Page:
Governments and aid agencies should encourage people to stay put rather than promoting migration, according to Optimum Population Trust, a British group that campaigns for a sustainable population.
Deserts expand as people leave … The Daily Telegraph (31 May 2006, p.25) reported the think tank had told a British parliamentary inquiry on population that parts of the planet damaged by climate change, soil erosion and water shortages merely deteriorated further once their inhabitants fled.
… while net global consumption rises: Migrants also typically increased their ecological footprint – the damage each person inflicts on the environment – by moving from low-consuming to high-consuming countries.
A moving planet: The number of migrants worldwide surged from 175 million to 185-192 million between 2000 and 2005, with 30 million forced from their homes by a variety environmental factors including floods, famine and over-population.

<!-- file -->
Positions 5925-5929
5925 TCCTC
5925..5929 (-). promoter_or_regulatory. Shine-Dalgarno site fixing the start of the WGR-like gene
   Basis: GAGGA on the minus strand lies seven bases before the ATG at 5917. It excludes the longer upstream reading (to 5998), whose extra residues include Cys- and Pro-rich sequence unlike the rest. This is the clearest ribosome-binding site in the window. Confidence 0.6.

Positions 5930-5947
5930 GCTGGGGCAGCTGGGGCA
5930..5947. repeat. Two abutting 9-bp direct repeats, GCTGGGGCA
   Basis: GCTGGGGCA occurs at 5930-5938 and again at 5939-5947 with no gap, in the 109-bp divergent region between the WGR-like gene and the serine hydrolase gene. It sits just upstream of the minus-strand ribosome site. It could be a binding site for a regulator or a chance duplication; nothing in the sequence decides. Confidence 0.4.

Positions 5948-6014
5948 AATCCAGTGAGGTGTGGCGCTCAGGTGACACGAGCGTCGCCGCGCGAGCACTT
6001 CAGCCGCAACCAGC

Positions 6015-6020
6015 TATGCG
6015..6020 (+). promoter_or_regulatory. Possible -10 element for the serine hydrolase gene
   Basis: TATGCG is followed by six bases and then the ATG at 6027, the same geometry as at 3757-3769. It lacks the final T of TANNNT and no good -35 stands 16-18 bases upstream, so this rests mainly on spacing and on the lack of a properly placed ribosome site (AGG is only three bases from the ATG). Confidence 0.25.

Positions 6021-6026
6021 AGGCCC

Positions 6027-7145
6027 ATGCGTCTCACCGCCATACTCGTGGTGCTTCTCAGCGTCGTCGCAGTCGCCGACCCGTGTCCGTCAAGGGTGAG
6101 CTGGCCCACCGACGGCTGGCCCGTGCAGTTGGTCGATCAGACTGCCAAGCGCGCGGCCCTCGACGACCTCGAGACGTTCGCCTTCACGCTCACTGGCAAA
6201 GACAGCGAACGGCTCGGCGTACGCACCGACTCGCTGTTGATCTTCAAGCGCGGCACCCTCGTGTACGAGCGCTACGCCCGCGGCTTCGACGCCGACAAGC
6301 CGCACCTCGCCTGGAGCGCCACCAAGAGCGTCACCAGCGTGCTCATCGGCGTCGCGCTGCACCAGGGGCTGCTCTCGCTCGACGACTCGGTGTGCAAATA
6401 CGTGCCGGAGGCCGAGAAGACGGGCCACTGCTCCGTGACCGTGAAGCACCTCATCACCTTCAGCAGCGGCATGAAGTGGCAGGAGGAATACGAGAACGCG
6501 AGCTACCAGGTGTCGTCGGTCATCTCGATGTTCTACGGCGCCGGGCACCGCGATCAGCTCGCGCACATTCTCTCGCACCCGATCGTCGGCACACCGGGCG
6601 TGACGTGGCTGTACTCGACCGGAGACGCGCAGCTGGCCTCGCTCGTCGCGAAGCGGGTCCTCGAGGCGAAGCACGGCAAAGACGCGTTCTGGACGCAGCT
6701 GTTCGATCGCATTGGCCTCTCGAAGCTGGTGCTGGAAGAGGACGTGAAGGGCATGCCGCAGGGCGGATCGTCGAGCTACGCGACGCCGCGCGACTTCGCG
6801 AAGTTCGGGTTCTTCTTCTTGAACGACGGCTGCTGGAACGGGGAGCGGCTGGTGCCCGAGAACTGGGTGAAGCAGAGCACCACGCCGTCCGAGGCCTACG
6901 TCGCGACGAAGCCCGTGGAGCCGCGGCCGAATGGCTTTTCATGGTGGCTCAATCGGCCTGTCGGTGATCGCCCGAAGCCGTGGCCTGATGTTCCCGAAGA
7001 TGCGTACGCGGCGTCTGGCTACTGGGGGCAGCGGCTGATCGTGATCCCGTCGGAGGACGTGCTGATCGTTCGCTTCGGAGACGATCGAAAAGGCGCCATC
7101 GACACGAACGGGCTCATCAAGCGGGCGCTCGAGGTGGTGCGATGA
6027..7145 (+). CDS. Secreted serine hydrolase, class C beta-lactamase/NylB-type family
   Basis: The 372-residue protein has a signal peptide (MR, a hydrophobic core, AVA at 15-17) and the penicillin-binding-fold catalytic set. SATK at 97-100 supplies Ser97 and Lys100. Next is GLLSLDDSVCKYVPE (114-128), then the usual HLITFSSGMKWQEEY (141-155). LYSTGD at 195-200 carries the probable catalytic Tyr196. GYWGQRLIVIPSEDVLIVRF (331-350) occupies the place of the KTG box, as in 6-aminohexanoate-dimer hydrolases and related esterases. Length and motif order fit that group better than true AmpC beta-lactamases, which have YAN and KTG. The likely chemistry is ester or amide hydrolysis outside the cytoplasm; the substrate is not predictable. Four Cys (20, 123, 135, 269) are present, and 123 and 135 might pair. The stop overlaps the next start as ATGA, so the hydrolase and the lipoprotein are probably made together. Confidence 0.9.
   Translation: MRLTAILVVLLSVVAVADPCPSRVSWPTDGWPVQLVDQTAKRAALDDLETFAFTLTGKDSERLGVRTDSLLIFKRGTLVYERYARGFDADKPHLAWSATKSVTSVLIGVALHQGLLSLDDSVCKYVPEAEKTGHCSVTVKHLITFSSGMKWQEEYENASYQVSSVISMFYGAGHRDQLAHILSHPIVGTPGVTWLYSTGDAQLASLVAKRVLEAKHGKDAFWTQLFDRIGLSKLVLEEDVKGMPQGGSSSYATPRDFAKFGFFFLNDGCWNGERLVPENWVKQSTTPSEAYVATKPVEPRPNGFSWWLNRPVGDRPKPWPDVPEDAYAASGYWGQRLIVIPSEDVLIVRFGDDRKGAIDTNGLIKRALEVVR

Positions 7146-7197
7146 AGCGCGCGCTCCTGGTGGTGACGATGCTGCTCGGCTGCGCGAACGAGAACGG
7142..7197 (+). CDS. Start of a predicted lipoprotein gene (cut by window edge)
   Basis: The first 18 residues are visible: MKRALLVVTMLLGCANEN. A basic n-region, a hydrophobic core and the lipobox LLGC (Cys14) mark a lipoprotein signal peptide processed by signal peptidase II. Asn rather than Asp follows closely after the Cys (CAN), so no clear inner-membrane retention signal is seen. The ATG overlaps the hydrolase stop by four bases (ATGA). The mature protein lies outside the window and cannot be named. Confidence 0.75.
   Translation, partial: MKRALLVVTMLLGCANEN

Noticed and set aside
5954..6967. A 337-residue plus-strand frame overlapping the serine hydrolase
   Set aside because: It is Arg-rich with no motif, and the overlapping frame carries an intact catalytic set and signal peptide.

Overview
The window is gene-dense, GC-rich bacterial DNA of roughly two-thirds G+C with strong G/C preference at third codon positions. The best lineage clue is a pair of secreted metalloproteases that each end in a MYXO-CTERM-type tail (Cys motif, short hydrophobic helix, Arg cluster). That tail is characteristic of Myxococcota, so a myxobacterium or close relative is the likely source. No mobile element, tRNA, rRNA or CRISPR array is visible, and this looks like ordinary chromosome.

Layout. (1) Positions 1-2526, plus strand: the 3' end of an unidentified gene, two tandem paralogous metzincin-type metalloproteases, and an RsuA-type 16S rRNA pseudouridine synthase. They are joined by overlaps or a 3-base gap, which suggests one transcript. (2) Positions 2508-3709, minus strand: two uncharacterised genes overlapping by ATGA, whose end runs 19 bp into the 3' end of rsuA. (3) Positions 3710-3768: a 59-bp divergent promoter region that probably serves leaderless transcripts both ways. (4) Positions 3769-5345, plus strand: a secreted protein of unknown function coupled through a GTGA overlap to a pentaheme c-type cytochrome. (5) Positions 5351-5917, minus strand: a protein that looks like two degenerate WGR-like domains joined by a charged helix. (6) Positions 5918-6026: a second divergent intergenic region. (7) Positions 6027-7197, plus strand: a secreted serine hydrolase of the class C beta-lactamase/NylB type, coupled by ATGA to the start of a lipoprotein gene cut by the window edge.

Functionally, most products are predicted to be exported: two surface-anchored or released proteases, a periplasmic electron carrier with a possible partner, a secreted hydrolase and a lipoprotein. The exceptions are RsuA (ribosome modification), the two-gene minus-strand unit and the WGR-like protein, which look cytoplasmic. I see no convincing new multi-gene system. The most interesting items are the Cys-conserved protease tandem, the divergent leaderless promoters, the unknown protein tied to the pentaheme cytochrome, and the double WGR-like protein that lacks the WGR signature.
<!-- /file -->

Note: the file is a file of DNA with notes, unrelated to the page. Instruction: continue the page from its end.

Priority shift needed: "The priority must surely be to prevent or cure environmental damage, and help people to remain in their homes and communities, not abandon damaged areas of the planet," the group said in a report. "Currently, however, excess immigration into countries which are already densely populated can cause substantial environmental damage and economic costs, the effects of which may not be seen until the pressures on land and natural resources become intense."
Britain keeps squeezing them in: Britain, for example, was more densely populated than China. England is the world’s fourth most crowded country behind Bangladesh, South Korea and The Netherlands with migration accounting for more than 80 per cent of population growth.
The Daily Telegraph, 31/5/2006, p. 25
Source: Erisk Net